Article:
To my mind, progressive indifference to or support for a convention is a serious mistake.  Because the convention method has never been triggered, no one knows the rules for it beyond what Article V’s skeletal text provides.  For instance, how similar must state applications for the convention be to count toward the 34 state threshold?  How would delegates be selected?  How would votes at the convention be apportioned?  What voting rule would govern the convention’s proceedings?  

Conservative groups already have invested time and sizable resources to skew the answers to these critical questions to ensure right-wing outcomes and block progressive countermoves.  Consider two important examples:

The Convention’s Agenda.  Until recently, state-led efforts to trigger Article V have failed because of conservative opposition.  Groups like the John Birch Society and the Eagle Forum have feared a “runaway” convention that would propose amendments not only to remove limits on government power, but also to change the rules to ensure easy ratification.  Responding to these concerns, state legislatures have passed resolutions that purport to impose strict limits on convention delegates.  The Arizona Legislature, for instance, recently passed a resolution that would condition its application for a convention on a convention agenda limited to the reactionary proposals described above.  The legislature would also enjoy the power to recall and punish delegates who pursued anything – to wit, a Citizens United amendment – inconsistent with these proposals.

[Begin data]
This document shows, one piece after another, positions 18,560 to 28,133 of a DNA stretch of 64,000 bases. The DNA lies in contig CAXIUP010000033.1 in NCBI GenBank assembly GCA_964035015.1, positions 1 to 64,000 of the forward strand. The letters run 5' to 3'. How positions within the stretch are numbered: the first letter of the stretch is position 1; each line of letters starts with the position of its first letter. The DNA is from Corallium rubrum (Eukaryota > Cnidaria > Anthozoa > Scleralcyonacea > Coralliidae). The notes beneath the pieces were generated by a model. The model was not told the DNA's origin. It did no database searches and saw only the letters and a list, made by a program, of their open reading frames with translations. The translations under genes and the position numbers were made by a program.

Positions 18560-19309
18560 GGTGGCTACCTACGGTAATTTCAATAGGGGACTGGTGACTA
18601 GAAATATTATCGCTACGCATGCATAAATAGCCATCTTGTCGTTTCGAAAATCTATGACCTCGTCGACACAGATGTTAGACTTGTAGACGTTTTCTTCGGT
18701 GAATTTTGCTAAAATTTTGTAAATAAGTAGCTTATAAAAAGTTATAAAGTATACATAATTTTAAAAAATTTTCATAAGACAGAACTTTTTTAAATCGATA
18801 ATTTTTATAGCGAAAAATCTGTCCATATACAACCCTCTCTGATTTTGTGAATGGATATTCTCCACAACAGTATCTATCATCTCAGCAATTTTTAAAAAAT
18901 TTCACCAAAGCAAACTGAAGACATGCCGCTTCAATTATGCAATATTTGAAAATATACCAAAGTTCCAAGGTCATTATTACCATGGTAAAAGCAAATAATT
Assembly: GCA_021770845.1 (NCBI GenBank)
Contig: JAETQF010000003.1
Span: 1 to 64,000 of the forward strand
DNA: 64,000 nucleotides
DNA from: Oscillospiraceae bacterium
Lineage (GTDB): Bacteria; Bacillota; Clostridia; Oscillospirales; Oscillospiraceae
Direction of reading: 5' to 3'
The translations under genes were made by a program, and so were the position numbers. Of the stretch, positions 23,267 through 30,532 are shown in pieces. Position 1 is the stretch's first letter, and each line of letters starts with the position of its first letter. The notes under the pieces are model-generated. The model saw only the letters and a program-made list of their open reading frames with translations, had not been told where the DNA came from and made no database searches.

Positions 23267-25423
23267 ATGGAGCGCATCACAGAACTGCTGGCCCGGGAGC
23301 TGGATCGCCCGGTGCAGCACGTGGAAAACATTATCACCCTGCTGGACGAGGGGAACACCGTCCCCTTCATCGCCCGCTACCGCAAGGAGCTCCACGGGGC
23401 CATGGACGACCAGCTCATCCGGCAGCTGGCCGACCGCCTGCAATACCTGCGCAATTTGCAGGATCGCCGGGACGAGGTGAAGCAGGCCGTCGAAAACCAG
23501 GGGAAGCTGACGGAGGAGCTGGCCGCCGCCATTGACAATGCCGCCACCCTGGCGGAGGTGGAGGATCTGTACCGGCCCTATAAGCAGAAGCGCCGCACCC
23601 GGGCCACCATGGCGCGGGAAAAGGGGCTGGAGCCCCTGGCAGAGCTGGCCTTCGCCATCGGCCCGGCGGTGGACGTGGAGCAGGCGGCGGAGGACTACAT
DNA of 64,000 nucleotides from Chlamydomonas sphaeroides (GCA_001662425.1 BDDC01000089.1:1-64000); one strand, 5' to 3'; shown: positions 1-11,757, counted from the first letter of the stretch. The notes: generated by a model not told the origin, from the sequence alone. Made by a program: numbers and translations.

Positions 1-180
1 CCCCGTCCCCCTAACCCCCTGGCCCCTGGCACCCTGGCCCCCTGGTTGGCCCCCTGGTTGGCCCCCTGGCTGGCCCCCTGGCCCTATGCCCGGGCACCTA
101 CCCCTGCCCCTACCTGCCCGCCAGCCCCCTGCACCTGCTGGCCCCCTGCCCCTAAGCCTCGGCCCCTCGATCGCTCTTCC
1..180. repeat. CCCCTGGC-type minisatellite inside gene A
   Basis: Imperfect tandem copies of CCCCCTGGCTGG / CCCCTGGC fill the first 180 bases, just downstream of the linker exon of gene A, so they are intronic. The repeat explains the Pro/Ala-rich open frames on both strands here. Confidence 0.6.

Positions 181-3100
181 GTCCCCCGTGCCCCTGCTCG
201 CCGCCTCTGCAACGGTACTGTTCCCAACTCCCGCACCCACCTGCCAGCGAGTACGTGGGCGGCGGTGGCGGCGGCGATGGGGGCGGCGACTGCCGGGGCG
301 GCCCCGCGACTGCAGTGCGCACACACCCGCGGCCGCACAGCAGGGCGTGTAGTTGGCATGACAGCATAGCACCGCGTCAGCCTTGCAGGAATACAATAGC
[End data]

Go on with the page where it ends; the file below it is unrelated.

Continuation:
Delegate Apportionment and Voting.  If delegates were apportioned according to population and directly elected, progressives might have reason to support resolutions calling for a convention.  But conservatives argue that each state should get a single vote at the convention, with delegates selected by the state legislatures.  They believe that the power to amend the Constitution through the convention method is a power “retained by the pre-existing sovereign States,” U.S. Term Limits v. Thornton, 514 U.S. 779, 800 (1995), and one not altered by any subsequent constitutional change.  Delegates would act as agents of the states, with each state a co-equal sovereign regardless of population size.  This extreme mal-apportionment would dramatically skew voting at the convention to favor conservative states.

A progressive lawyer might respond, “so what?”  ALEC doesn’t get to write the rules for the convention, so who cares if its members want to limit the convention’s agenda to the federalism proposals or apportion votes on a one-state, one-vote basis?

Here is a reason to care:  conservative groups have a years-long head start in at least three ways that portend trouble for a progressive constitutional agenda. 

First, they have developed sets of proposed rules to govern every aspect of a convention.  ALEC and its allies can offer starting points for convention governance.  From the get-go, progressives will be rebutting presumptions, not setting them.